Amy Quach is an “e-girl” who attempts to navigate gaming spaces and environments, finding ways to portray her personal experiences into her body of work, while also attempting to remain approachable and fun. Having turned towards the internet at an extremely young age for not just entertainment, but comfort, the digital has become a place which has heavily influenced her views in relation to the world, other people, and towards herself. Despite the many experiences she’s encountered, her love for the internet and online games will always remain. Tackling paintings alongside everyday objects, sounds, screens, and a questionable amount of sparkles, Amy’s work moves beyond the canvas and into a space that embodies her personal experiences online. She embraces elements of identity which were imposed on her, and then shamed for, with the many components in her work. The over exaggeration of girliness, reference to gaming and meme language, and revealing figures become not just a celebration, but a personalized “fuck-you” to the many comments on females in male dominated gaming spaces. Her artwork is not only a painting but a space to be indulged in similarly to how she indulges in the gaming, and general online world.
My primary mode of interactions are through the digital, and thus, most of all my influences in my life stem from that. My body of work consists of imposed identities and personalities onto female bodies in the digital world, and more particularly within gaming spaces. It is a topic that I feel cannot be fully avoided and is simply what comes with the world, happening to all individuals in different forms and definitely does extend towards other groups. My practice is an exploration of being an “e-girl” and all personal experiences and feelings that come with it. I choose to detail my personal experiences, navigating a complex relationship of celebrating and criticizing the idea of being an “e-girl”, and coming to terms with the label. Through accepting all things associated with the idea of an e-girl, my body of work is a blatant show of appreciation and celebration of a word used towards me in a primarily negative way. I both celebrate and criticize the assumed genres of different girls on the internet through hyper-feminizing, gaming language, and online meme culture. I believe with how blatant my work has has become, it is a fat middle finger to those who have made me feel shame for simply being a girl. I choose to use physical objects like stickers and streamers and many more to ground people in a sense of reality towards this topic, as well as because the material itself represents a girly nature that many are conditioned to have associated with girls (pink, glitter, toys, crafts, and more.) Alongside the playful elements, I incorporate sound, cords, screens, and other digital and technological elements to connect the work to the internet. These materials make my work not just more approachable but understandable as well in terms of who the work is meant to connect with. I find that the bling of jewels and iridescent film aren’t just a reference to the girly nature of glitter and sparkles, but a reference towards the digital and the materiality of monitors, and other screens.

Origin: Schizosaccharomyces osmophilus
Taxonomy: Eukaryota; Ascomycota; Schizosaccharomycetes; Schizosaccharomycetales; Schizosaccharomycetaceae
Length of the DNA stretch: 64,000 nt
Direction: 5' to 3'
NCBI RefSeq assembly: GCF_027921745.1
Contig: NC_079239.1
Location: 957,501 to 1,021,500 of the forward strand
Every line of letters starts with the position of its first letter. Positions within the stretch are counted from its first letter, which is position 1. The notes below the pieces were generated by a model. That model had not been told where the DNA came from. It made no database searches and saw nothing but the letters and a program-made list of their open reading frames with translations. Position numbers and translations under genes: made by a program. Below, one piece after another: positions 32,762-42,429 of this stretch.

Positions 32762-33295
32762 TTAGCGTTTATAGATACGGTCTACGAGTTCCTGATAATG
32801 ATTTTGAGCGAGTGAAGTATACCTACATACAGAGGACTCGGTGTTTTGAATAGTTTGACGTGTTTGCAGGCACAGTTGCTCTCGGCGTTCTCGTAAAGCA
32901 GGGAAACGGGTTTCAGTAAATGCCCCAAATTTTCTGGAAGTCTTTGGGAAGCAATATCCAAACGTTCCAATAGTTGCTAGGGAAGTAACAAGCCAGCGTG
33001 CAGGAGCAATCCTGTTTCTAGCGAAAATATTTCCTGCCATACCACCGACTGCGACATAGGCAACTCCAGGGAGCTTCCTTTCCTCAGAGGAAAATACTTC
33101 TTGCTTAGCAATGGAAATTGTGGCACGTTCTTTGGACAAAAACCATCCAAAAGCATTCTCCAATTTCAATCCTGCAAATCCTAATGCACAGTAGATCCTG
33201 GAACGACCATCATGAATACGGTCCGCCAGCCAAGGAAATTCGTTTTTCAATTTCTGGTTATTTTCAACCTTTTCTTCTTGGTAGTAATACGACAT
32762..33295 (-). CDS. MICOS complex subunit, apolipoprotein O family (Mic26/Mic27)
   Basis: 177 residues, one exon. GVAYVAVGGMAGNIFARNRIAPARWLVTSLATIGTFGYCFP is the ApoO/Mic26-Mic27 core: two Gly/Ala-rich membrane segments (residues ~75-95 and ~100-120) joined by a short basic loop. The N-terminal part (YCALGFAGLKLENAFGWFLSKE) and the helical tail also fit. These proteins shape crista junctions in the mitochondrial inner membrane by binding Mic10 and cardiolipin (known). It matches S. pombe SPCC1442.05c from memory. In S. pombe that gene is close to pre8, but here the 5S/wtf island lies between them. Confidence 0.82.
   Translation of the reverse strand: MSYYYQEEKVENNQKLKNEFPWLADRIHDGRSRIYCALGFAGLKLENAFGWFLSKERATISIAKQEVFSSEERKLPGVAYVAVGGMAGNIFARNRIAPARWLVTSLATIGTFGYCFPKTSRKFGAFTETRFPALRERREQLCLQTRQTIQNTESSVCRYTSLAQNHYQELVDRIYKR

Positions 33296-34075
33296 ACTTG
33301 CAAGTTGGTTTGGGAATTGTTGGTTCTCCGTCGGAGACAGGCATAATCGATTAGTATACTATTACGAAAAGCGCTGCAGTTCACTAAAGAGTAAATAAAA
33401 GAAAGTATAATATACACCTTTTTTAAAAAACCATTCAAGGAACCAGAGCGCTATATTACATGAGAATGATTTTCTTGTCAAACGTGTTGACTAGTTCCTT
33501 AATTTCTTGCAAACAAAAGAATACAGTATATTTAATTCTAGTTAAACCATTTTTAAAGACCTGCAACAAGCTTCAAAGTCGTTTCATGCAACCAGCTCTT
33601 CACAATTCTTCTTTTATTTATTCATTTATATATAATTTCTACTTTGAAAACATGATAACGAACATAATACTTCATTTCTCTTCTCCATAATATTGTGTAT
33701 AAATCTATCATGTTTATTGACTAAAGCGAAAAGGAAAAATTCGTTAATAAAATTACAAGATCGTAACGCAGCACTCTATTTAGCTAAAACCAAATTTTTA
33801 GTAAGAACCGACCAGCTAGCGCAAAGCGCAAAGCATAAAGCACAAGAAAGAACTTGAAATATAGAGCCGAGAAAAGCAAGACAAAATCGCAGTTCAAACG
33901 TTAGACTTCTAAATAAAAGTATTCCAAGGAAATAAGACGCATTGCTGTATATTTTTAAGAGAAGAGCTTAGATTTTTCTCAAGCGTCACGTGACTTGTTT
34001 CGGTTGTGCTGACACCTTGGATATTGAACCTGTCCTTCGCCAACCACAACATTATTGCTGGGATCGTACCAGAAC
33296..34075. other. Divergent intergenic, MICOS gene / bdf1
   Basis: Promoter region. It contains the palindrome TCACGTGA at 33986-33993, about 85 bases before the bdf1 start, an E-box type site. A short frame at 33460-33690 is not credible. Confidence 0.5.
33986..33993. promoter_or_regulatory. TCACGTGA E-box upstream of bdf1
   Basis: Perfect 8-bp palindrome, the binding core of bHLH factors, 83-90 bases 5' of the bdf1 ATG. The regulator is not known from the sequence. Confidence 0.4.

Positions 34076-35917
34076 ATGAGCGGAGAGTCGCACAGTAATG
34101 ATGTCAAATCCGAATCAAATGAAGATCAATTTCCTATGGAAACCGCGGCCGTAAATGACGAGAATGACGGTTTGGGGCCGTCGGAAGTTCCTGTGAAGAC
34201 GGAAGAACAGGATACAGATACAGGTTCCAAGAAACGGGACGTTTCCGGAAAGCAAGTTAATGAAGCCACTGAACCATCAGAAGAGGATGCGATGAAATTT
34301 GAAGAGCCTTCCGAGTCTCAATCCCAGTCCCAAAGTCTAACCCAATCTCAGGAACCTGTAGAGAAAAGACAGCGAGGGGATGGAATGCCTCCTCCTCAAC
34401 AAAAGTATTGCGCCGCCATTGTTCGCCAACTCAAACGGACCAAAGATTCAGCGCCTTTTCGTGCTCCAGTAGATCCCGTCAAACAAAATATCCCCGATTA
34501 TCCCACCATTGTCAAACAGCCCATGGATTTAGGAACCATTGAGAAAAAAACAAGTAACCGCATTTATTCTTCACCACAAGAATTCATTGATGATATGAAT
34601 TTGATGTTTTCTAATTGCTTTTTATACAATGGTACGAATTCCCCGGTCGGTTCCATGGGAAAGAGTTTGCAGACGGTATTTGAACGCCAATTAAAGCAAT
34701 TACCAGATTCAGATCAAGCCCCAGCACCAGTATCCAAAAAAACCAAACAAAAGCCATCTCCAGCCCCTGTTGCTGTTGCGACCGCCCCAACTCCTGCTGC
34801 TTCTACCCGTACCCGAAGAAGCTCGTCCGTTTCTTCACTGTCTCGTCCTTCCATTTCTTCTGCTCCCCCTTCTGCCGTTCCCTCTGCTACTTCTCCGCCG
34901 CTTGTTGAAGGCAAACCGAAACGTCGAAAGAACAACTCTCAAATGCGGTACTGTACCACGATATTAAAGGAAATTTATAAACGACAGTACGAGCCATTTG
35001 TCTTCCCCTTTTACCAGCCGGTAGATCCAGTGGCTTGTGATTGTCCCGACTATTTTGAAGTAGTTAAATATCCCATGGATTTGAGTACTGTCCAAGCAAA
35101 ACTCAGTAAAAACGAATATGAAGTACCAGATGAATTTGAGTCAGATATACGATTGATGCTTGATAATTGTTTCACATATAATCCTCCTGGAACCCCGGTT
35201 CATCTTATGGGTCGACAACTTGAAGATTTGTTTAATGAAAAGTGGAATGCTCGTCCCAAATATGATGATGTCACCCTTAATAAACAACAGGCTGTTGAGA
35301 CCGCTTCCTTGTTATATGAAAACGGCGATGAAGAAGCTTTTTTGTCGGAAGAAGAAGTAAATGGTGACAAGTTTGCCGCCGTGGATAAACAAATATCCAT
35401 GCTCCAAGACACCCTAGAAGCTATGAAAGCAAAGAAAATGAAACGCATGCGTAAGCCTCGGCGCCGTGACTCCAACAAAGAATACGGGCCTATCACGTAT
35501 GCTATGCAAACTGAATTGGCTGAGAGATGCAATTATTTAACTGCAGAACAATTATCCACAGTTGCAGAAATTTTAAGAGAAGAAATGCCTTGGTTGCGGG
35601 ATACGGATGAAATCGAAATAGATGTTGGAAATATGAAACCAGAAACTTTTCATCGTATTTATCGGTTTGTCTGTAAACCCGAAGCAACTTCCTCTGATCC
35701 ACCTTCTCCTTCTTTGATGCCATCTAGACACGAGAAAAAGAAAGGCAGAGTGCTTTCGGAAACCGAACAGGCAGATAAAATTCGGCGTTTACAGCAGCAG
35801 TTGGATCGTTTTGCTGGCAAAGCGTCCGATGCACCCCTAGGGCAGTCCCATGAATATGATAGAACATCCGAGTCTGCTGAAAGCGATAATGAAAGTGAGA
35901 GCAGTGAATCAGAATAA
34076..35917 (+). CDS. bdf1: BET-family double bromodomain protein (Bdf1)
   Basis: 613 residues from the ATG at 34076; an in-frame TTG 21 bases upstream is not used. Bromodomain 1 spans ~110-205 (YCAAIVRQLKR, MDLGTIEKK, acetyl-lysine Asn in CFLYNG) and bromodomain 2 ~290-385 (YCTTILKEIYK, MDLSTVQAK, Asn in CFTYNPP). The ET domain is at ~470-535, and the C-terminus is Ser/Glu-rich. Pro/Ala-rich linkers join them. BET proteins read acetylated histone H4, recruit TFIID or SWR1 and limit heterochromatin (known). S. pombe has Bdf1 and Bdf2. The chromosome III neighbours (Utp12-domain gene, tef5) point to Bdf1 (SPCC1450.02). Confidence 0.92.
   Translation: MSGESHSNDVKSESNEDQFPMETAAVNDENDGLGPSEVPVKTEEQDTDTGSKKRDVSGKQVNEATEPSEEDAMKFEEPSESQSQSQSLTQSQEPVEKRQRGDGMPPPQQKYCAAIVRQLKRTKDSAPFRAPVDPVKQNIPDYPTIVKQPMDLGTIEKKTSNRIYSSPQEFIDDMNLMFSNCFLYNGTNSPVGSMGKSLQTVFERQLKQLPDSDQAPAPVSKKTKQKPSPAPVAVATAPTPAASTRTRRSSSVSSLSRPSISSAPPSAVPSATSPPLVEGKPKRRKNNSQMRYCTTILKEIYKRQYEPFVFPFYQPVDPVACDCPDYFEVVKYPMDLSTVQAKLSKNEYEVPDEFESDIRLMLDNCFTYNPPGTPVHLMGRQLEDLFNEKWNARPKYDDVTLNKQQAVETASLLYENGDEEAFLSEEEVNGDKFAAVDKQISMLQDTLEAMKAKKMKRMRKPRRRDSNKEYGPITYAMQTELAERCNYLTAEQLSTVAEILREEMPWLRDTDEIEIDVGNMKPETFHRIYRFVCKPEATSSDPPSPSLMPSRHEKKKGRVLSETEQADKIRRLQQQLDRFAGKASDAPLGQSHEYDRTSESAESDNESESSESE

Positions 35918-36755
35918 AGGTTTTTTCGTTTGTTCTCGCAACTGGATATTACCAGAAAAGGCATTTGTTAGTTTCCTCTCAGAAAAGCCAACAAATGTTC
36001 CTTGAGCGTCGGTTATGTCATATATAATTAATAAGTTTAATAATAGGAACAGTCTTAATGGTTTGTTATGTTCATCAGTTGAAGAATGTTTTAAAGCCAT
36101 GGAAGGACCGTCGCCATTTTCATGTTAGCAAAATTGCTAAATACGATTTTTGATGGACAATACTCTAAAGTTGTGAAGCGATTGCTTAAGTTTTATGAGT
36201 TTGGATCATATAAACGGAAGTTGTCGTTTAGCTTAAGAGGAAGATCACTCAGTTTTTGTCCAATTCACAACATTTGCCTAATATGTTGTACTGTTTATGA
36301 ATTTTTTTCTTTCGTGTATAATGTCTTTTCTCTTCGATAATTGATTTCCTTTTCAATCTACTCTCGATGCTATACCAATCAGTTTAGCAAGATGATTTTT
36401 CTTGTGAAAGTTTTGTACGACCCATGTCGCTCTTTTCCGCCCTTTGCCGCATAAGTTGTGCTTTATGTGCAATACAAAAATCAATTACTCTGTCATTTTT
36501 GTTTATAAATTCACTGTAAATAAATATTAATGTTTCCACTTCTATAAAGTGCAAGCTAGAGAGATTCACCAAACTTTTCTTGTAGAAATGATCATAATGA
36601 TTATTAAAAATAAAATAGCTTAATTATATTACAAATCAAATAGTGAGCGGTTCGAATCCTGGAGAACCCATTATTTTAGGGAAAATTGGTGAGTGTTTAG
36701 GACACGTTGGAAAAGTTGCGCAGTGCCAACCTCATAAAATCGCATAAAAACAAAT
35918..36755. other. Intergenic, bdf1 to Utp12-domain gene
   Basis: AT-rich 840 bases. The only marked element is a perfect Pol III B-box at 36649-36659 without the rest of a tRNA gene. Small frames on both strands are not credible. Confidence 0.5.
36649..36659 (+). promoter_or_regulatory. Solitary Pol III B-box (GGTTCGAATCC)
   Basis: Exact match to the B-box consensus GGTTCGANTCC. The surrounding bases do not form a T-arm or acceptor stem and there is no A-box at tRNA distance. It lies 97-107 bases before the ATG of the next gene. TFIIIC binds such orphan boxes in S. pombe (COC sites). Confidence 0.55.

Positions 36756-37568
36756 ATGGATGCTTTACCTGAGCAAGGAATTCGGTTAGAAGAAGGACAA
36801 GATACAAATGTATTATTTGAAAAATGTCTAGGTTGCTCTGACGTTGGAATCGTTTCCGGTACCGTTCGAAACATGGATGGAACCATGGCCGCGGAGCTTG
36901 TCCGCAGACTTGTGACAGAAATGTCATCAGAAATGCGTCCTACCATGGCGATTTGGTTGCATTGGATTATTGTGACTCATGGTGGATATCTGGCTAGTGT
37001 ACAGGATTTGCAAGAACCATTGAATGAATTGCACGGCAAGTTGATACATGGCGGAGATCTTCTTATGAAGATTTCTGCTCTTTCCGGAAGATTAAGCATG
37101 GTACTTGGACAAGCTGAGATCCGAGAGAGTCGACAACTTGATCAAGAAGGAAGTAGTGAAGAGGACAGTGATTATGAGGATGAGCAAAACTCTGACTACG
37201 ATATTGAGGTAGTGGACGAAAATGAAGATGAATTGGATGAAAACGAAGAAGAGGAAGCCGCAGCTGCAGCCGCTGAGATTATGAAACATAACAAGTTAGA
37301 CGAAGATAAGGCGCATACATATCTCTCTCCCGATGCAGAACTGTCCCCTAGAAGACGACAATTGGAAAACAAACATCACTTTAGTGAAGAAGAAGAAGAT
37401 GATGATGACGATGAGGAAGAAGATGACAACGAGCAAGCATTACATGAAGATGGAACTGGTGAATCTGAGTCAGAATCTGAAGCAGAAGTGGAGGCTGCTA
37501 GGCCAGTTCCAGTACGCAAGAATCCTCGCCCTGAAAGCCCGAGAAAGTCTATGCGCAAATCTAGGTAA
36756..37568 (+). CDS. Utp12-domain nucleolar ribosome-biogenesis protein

bark 4 mommy, 31.5 x 32″, sticker, fabric, yarn, rhinestones, glitter, oil, and acrylic on unstretched canvas, 2022
waa~ sparkle, 10×12″, rhinestone, foamboard, stickers, and acrylic on masonite, 2022
Expressing the relationship between a part and a whole, 12×12″, glitter, nailpolish, rhinestones, stickers, and acrylic on wooden panel, 2023
Sub, 70 x 34″, glitter, glue, rhinestones, false lashes, streamers, and acrylic on unstretched canvas, 2022
Dom, 70 x 34″, glitter, glue, rhinestones, streamers, and acrylic on unstretched canvas, 2022